Web Date: August 27, 2014
Engineers Design Micropatterned Surface To Control Droplet Flow
With the right pattern of microsized structures, a surface can compel water droplets to move on their own in a desired direction. Engineers want to create such surfaces to make condensers for applications such as collecting water vapor from the air to monitor pollutants or condensing a person’s breath to detect biomarkers of disease. Now, a team of researchers has designed a water vapor condenser that is relatively easy to build and could lead to long-lasting portable analyzers (Langmuir 2014, DOI: 10.1021/la5004462).
When engineers design micropatterned surfaces for condensers, they have to find ways to overcome forces, such as friction, that tend to make water droplets stay in place. Previously reported surfaces have required complex production processes such as growing nanotubes oriented in specific directions or creating alternating hydrophobic and hydrophilic regions. Also, many of those surfaces didn’t last long because they got fouled by contaminants in the water.
Cristina E. Davis, a mechanical engineer at the University of California, Davis, and colleagues overcame these limitations by designing a condenser with a pattern of microscale grooves and ridges arranged in concentric circles on a 20-mm-diameter silicon wafer. The grooves get narrower as they near the center, starting at a width of about 110 µm and ending at about 4 µm. The team left an 8-mm-diameter unpatterned collection region in the center.
To make these patterns in the silicon, the researchers used photolithography and deep reactive-ion etching. They then coated the wafer with a fluorinated polybutadiene film to make the surface hydrophobic. Because of the silicon’s micropatterns, the coating was distributed unevenly, making the condenser more hydrophobic at the outer edge and less so closer to the center. This created a so-called wettability gradient.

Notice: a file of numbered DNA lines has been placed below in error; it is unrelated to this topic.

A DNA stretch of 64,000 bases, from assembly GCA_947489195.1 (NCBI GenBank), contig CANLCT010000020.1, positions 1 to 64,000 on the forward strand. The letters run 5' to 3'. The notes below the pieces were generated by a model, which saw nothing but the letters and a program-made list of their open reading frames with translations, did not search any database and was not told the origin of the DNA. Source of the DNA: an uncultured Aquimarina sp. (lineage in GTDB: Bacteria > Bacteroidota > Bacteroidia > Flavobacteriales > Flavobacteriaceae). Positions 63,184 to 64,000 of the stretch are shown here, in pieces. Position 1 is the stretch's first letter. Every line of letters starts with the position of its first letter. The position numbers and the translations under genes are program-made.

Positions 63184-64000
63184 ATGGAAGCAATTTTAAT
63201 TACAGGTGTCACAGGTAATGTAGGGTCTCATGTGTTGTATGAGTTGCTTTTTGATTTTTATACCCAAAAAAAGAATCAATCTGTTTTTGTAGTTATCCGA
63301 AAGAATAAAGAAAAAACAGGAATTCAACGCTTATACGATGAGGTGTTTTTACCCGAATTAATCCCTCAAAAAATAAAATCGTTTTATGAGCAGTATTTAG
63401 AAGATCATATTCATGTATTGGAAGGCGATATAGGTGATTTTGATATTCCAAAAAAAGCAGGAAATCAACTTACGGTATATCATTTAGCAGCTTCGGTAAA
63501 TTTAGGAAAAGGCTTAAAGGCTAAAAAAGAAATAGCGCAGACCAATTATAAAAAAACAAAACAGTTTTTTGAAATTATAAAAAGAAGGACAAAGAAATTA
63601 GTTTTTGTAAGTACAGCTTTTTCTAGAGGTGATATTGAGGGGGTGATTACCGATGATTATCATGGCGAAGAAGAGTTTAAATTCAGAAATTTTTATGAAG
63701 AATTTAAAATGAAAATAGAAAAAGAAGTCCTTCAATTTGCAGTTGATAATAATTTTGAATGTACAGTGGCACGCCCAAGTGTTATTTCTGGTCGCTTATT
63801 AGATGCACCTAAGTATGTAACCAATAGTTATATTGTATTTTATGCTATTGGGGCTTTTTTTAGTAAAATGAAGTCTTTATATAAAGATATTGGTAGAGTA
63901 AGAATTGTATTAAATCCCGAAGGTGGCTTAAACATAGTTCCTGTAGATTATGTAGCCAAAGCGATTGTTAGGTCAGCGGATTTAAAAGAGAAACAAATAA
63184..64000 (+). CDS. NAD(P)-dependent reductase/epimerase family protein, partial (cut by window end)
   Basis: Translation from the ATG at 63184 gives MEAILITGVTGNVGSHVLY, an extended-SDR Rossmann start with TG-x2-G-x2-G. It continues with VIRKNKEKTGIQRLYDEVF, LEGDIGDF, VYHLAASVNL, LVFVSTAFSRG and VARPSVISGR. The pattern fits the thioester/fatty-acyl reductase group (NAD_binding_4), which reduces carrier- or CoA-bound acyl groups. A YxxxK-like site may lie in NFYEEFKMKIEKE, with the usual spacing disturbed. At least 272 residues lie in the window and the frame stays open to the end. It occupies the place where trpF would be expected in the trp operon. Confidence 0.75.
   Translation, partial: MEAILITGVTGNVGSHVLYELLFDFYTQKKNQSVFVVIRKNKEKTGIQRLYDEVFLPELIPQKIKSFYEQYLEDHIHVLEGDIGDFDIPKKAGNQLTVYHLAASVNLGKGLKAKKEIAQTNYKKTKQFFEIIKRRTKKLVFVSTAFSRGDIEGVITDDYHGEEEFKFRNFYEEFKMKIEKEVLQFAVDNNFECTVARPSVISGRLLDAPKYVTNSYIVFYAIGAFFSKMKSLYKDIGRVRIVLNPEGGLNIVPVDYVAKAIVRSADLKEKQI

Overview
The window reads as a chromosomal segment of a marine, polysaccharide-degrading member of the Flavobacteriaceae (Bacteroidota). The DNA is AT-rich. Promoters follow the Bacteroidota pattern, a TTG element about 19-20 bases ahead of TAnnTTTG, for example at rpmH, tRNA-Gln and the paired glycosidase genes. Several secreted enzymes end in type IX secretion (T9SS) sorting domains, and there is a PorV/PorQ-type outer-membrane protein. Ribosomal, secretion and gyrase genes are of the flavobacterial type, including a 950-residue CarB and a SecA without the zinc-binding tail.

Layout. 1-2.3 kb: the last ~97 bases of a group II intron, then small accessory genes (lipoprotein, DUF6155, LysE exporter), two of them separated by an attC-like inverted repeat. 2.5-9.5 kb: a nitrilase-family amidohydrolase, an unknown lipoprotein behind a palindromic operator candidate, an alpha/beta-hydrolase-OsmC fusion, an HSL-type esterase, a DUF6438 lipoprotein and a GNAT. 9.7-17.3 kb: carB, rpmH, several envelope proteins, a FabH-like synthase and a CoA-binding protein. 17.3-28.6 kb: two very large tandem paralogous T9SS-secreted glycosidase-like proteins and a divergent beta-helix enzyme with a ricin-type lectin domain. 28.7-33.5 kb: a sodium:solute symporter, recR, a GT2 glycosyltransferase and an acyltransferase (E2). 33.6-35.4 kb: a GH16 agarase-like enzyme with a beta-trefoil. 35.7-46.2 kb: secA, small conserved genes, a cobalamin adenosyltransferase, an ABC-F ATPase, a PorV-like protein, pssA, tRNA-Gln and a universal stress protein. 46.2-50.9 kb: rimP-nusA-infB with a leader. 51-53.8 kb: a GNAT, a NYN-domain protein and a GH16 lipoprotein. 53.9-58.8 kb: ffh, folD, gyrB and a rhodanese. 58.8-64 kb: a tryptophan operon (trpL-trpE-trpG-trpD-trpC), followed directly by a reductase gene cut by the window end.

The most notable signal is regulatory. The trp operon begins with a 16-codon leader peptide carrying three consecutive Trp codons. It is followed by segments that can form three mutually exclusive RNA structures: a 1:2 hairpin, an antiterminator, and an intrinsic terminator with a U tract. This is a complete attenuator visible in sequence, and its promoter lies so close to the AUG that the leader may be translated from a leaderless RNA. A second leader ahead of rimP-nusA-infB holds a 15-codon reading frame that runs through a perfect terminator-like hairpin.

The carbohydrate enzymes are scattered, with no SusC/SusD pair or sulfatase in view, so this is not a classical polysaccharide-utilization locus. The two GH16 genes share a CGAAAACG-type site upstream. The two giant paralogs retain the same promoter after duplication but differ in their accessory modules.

Davis says this gradient combines with capillary action from the decreasing size of the grooves to urge the water droplets inward. Small droplets condense on the wafer, and as more accumulate, they merge to form large drops. Once the drops are large enough, they cover an area with a significant wettability gradient. The edge of the droplets nearest the condenser’s center winds up with more potential energy than the edge farthest away. This produces a force that moves the droplets toward the center, while surface tension holds the drop together. Gravity doesn’t appear to play a role in the motion. The water still marches to the center even when the device is flipped upside down, Davis says.
One advantage of this design is that it doesn’t require complicated production, she says. The photolithography methods are the same as those used to make computer chips, making manufacturing straightforward. And though the team didn’t test the condenser’s lifetime, the researchers used the same one for several months without a drop in performance, Davis says.
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